This week Time Out is running a guide to London’s best street markets.

They say that Broadway Market ‘is one of London’s most successful (and most gentrified) local markets with 80 stalls heaving with cheeses, meat and fish, cakes and preserves and a fruit and veg stall that’s traded on the market for the past 50 years.

Much smaller and less frenetic than Brick Lane, Broadway Market is also pleasingly eco-edged, with a ban on plastic bags and a stall selling souvenir cotton totes – perfect for the local trendies.’

Source: Time Out London

HSBC is making £500m available to homebuyers who have 10% deposits.

Martijn van der Heijden, head of mortgages at HSBC, said the housing crash seemed to be over and prices were recovering.

“It is a different picture today – houses prices seem to have bottomed and rates are low – and many of those who put off their purchase last year are starting to look around again,” he said.

Figures released today by the Bank of England showed that mortgage lending continued to improve last month.

Preliminary works have commenced on Crossrail and are continuing during 2009. Main construction will start in 2010.

Crossrail is the new high frequency, convenient and accessible railway for London and the South East. From 2017 Crossrail will travel from Maidenhead and Heathrow in the west to Shenfield and Abbey Wood in the east via new twin tunnels under central London. It will link Heathrow Airport, the West End, the City of London, Whitechapel and Canary Wharf.

Crossrail will make traveling in the region easier and quicker. It will reduce crowding on London’s transport network. It will operate with main line size trains, carrying more than 1500 passengers in each train during peak periods.

Crossrail will deliver substantial economic benefits in London, the South-East and across the UK. The estimated benefit of Crossrail to the UK economy is at least £36 billion (TfL figures, May 2006).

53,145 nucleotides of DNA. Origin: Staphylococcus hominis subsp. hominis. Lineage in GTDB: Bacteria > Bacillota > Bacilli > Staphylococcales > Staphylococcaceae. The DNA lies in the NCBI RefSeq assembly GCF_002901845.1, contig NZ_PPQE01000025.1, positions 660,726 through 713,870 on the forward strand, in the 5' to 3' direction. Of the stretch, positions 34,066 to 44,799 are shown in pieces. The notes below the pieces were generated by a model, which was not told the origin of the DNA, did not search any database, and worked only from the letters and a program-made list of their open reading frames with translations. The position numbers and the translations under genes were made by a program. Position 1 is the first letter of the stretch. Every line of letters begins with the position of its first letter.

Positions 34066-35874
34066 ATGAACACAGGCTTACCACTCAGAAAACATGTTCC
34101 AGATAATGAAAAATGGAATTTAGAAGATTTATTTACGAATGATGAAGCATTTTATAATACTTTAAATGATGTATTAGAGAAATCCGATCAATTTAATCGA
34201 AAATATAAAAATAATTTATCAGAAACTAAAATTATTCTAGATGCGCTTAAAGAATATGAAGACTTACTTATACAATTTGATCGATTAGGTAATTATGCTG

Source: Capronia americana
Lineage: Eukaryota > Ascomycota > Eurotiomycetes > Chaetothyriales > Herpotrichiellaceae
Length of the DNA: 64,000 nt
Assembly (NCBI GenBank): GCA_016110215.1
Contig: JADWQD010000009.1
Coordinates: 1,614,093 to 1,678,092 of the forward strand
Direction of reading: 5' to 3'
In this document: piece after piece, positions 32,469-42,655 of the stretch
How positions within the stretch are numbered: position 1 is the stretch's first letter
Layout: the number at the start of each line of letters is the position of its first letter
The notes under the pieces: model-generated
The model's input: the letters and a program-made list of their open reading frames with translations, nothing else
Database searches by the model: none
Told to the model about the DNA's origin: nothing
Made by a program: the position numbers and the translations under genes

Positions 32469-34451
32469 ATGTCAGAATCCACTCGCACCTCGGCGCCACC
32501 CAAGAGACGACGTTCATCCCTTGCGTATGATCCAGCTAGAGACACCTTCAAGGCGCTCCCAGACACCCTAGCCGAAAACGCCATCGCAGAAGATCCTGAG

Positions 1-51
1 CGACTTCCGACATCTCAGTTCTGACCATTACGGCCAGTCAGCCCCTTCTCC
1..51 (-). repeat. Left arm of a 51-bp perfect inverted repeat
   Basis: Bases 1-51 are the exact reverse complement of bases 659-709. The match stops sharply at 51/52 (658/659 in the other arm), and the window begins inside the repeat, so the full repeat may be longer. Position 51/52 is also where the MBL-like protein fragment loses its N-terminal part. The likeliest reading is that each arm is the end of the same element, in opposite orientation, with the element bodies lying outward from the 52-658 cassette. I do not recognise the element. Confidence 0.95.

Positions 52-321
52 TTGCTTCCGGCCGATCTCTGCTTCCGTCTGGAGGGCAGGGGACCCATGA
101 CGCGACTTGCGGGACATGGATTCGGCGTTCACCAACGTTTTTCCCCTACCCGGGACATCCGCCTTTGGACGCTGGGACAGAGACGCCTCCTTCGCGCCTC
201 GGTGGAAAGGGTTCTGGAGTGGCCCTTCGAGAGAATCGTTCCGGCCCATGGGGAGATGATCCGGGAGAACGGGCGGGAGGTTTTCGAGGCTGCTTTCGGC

Crossrail Train

Crossrail Train

The new East London Line is scheduled for completion in May 2010 and will form part of the London Overground network.  Passengers will be able to use their Oyster Cards to access the network. Trains are expected to run every 3-5 minutes during peak hours.

The main structures of the bridges over Brick Lane, Shoreditch High Street and the Regent’s Canal are now in place, and well as the intervening viaduct and the approach viaduct which links up with the elevated Victorian brick viaduct.  The building of the stations all along the route is clearly in progress and is nearing completion.

The line runs through the heart of Hackney linking Whitechapel (Circle, District, Hammersmith, City and Crossrail), Brick Lane and Dalston Junction. The line will terminate at Highbury & Islington (completion 2011) where passengers will be able to interchange with the Victoria Line.

The new ELL bridge spanning Shoreditch High Street

The impressive new ELL bridge spanning Shoreditch High Street

The new ELL bridge spanning the Regents Canal

The new ELL bridge spanning the Regent's Canal

Falling prices for a wide range of goods from electricity to fruit, bread and cereals, pushed consumer prices downward in August from July, although by a smaller amount than most economists expected, providing more evidence of the resilience of UK inflation.